The Alphastream Game Design Blog
I’m fortunate to have Ian and Justin of the Going Last podcast in my home town. They put together an incredible undead-themed May of the Dead event, bringing together a relentless horde of authors providing adventures, monsters, PC powers, and all kinds of cool contributions. You should really check it out, even if you (like me) aren’t much of a horror fan. (Edit: Ian and Justin have both over time ceded their place on the podcast, but it continues to be a great podcast.)
I put together my own contribution. I created an adventure called Last Stand at Camp Starfall (download link – now including conversion notes for 5E!). While I admire horror, and I like it in small quantities and in certain ways, I mostly like it when combined with other genres. (For example, I had fun adding some horror aspects into The Five Deadly Shadows). Last Stand at Camp Starfall pulls together a number of campy horror and sci-fi elements. You will find two of my favorite monsters in it as well – an attempt to show how much fun the least heralded monsters can be.
Part of my inspiration for this adventure was my April DDI article on Vegepygmies. I wanted to provide an example encounter or two for how those could be used. (You can easily strip away the campy humor and make use of those encounters). I also wanted to go back to the concepts behind Expedition to the Barrier Peaks and explore that space (pun intended) where genres come together. I wanted this to be a fun adventure, the way it can be an absolute blast to pause a D&D campaign and play a session of Gamma World… except in this case you could do it with the same PCs you are playing in your D&D campaign. Or, a DM could drop this in unexpectedly, surprising PCs and players with the true horror.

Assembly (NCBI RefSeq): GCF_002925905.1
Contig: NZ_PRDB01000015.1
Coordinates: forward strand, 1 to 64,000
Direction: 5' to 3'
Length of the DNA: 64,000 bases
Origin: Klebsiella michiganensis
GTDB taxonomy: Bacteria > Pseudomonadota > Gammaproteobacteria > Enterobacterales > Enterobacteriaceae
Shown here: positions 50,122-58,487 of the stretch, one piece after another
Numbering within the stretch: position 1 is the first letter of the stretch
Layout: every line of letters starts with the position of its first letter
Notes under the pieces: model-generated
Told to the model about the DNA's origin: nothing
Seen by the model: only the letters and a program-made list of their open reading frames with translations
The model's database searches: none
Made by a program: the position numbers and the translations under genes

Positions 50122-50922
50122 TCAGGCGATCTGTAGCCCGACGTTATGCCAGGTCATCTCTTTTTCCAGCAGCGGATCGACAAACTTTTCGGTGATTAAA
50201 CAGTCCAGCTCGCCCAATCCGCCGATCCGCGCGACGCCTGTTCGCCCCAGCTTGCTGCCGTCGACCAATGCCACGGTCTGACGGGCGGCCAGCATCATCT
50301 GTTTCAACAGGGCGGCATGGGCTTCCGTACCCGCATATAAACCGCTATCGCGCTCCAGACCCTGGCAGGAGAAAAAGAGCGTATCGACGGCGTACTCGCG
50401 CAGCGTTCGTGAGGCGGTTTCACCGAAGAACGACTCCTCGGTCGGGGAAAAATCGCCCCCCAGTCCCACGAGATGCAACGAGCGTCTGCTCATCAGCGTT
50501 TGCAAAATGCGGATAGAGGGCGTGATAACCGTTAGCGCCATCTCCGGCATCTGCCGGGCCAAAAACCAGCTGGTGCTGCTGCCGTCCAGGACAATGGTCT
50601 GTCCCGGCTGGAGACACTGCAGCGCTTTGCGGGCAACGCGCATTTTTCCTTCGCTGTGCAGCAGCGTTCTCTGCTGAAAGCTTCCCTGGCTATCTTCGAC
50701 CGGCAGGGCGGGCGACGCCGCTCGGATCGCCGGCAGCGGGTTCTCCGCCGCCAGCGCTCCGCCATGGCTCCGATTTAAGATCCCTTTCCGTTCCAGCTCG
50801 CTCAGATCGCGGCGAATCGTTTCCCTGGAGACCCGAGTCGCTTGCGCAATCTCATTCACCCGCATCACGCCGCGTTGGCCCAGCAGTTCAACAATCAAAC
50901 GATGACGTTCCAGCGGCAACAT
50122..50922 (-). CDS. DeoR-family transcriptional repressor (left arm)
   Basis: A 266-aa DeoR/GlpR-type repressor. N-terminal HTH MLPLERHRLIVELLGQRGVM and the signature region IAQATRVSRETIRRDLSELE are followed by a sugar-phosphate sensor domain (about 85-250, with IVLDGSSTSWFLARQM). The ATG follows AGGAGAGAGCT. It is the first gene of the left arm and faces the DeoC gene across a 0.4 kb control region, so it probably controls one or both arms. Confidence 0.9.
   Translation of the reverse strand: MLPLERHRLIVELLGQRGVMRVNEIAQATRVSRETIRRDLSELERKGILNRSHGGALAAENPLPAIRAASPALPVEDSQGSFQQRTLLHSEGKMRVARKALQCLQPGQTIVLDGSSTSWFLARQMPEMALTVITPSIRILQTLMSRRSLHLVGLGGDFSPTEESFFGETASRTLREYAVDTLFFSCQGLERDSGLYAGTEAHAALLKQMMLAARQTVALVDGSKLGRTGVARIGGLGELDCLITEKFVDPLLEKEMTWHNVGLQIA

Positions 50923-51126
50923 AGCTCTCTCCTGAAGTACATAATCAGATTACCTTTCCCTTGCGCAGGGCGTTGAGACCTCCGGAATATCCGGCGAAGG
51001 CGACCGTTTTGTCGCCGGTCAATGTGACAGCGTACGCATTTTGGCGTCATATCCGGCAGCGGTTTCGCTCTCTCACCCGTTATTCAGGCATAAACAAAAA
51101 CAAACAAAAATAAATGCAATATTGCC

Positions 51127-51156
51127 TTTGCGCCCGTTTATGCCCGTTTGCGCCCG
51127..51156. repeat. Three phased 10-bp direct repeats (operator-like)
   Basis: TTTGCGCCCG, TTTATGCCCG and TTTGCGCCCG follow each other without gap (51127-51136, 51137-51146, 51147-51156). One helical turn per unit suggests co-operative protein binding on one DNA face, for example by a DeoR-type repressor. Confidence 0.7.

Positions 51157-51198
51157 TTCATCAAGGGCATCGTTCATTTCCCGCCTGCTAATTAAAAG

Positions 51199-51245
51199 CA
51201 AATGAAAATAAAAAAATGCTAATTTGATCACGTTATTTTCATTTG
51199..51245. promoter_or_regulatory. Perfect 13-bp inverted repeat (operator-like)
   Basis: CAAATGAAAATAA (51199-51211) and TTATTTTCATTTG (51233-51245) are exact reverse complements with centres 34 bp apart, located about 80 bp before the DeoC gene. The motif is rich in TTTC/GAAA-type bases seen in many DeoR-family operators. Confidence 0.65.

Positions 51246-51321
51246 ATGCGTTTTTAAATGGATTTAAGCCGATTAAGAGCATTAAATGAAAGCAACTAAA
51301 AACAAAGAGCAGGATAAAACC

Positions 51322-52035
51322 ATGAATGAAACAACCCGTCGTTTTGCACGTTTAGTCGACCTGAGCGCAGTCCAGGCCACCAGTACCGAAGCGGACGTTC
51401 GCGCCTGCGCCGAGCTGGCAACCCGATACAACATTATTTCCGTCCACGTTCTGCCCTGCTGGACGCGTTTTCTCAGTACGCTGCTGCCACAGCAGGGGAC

On the Going Last site I wrote a blog entry (now reposted here) about the adventure and the idea of mixing sci-fi and fantasy. Many gamers think of Expedition as being this anomaly that perhaps went too far in bringing sci-fi into D&D, but in actuality those elements have been in D&D from the very beginning and have come back far more often than you might think. The history of D&D adventures really starts with lasers. (You can obtain the pdf of the second version of Temple of the Frog here.)
I hope you enjoy the adventure and the blog entry. What has it meant for you to have horror and sci-fi be part of D&D? Are there lines that should not be crossed, genre-wise? Is it fun to inject spores in a PCs’ face and then hand them a laser so strange they don’t know which side to point at an enemy? Did I go too far with that last room in the adventure?
(Originally posted in 2012 on my WotC blog)